Equity & inclusion
“When we listen and celebrate what is both common and different, we become wiser, more inclusive, and better as an organization."
— Pat Wadors
Equity is the principle of fairness
Equity involves recognizing that people are different and need different support and resources to ensure their rights are realised. To ensure fairness, measures must often be taken to compensate for specific discrimination and disadvantages.
At a local level this means looking at relative disparities or disadvantages within families and communities, understanding exactly what barriers are faced by disadvantaged people in accessing services, and developing ways to overcome these barriers.
At national and international level it means understanding the dynamics that result in certain countries or regions being favoured over others, or certain sections of the population enjoying greater political influence, and working to direct support to those with least influence or access to services.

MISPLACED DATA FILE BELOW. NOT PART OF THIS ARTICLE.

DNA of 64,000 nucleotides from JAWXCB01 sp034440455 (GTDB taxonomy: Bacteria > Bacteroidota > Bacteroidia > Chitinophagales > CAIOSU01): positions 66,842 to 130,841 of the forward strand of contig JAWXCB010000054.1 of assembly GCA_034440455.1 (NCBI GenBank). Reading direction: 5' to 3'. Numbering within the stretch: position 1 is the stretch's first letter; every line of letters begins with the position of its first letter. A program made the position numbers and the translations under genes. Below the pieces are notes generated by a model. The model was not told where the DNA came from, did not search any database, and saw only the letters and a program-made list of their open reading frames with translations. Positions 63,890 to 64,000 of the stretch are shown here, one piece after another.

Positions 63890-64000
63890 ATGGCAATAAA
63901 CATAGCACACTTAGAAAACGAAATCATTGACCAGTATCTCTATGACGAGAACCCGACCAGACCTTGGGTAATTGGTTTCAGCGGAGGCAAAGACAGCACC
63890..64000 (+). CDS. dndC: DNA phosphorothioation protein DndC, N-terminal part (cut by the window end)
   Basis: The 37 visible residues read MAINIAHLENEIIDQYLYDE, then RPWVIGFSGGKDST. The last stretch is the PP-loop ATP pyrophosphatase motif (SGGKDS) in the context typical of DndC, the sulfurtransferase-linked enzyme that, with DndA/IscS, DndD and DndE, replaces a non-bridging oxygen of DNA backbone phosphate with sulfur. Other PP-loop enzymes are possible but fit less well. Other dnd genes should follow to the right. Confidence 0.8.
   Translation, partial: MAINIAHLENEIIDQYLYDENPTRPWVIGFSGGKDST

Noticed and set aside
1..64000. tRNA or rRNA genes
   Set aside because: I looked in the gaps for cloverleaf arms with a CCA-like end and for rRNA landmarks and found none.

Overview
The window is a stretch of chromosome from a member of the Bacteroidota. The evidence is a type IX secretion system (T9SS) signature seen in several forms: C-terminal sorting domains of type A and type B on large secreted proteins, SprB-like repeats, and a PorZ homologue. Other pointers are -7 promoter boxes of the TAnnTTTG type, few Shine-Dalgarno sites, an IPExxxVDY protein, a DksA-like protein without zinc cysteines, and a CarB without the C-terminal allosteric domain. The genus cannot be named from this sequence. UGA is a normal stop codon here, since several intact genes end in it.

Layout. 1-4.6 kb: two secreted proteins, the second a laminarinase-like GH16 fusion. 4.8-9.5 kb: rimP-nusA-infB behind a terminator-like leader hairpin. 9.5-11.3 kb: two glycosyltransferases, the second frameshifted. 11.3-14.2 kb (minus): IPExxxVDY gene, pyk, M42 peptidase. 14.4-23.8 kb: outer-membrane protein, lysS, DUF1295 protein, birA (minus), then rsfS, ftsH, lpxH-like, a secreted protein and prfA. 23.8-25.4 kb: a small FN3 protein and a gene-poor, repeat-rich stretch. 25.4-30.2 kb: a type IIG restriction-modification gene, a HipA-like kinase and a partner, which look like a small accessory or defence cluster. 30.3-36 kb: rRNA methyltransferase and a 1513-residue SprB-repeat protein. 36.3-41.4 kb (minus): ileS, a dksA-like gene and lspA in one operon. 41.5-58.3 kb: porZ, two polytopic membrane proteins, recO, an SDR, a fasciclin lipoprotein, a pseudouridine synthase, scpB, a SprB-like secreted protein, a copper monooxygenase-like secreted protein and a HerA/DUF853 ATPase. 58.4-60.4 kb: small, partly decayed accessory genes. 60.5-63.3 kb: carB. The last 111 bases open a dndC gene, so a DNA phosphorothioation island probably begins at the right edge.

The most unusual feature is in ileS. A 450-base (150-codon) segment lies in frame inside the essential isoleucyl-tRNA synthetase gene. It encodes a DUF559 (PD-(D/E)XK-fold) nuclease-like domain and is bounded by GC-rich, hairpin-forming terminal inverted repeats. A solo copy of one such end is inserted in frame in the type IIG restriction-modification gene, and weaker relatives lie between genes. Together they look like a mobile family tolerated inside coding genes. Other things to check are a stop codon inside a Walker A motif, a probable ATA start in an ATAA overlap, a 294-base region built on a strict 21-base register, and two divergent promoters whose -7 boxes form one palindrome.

Internally, equity means identifying and wherever possible removing the barriers that prevent the recruitment, retention and optimal performance of the best person to do the job.
Inclusion is the process of ensuring that all are able to participate fully
Inclusion is a development issue. The process of inclusion is not just about improving access to services, but also supporting people – including those who are discriminated against and marginalised – to engage in wider processes to ensure that their rights and needs are recognised. For example in planning and managing service delivery, in decision making, and in holding duty bearers to account through citizens’ action.